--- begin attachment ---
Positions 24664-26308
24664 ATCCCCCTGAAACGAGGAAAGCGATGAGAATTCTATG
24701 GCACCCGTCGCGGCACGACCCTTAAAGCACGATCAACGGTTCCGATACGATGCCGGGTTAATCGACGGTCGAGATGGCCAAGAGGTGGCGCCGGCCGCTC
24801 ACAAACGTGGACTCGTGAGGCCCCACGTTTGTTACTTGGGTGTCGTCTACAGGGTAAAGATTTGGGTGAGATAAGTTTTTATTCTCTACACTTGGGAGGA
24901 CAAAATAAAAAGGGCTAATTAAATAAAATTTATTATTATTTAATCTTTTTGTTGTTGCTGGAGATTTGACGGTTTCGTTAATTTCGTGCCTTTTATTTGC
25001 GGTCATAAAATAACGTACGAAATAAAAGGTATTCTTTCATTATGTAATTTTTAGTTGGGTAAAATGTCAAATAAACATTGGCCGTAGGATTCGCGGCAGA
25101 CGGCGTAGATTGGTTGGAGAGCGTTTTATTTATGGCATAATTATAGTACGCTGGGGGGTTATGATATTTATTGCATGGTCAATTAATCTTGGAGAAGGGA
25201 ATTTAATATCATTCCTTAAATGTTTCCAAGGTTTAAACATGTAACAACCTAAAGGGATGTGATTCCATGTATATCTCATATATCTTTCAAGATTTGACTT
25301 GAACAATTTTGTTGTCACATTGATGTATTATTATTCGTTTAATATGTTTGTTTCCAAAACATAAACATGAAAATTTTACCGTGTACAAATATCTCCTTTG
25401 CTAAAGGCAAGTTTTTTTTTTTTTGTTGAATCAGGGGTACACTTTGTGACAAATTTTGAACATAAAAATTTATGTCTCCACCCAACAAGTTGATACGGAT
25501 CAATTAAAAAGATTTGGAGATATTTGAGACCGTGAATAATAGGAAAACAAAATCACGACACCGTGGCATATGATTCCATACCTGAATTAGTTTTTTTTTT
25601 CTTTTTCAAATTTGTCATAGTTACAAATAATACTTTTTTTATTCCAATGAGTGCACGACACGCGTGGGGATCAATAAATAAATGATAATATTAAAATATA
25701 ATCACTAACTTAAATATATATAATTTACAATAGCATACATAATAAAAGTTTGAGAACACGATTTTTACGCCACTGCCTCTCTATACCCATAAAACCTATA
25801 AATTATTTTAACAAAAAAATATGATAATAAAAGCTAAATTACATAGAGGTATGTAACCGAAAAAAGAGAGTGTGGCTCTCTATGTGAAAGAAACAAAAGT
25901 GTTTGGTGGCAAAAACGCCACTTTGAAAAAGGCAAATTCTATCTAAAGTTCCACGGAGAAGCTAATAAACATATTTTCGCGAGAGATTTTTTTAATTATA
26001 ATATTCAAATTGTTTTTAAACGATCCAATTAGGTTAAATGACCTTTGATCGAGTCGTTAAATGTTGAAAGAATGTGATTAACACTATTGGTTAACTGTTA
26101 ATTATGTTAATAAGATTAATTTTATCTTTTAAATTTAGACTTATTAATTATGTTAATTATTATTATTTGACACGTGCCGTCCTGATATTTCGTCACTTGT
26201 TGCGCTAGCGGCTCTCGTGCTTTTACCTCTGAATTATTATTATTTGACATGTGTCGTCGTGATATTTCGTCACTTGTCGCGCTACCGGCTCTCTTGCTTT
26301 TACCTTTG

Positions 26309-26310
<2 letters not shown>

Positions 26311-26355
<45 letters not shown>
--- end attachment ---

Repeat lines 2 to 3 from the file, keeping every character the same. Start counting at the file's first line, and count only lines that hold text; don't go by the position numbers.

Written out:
24664 ATCCCCCTGAAACGAGGAAAGCGATGAGAATTCTATG
24701 GCACCCGTCGCGGCACGACCCTTAAAGCACGATCAACGGTTCCGATACGATGCCGGGTTAATCGACGGTCGAGATGGCCAAGAGGTGGCGCCGGCCGCTC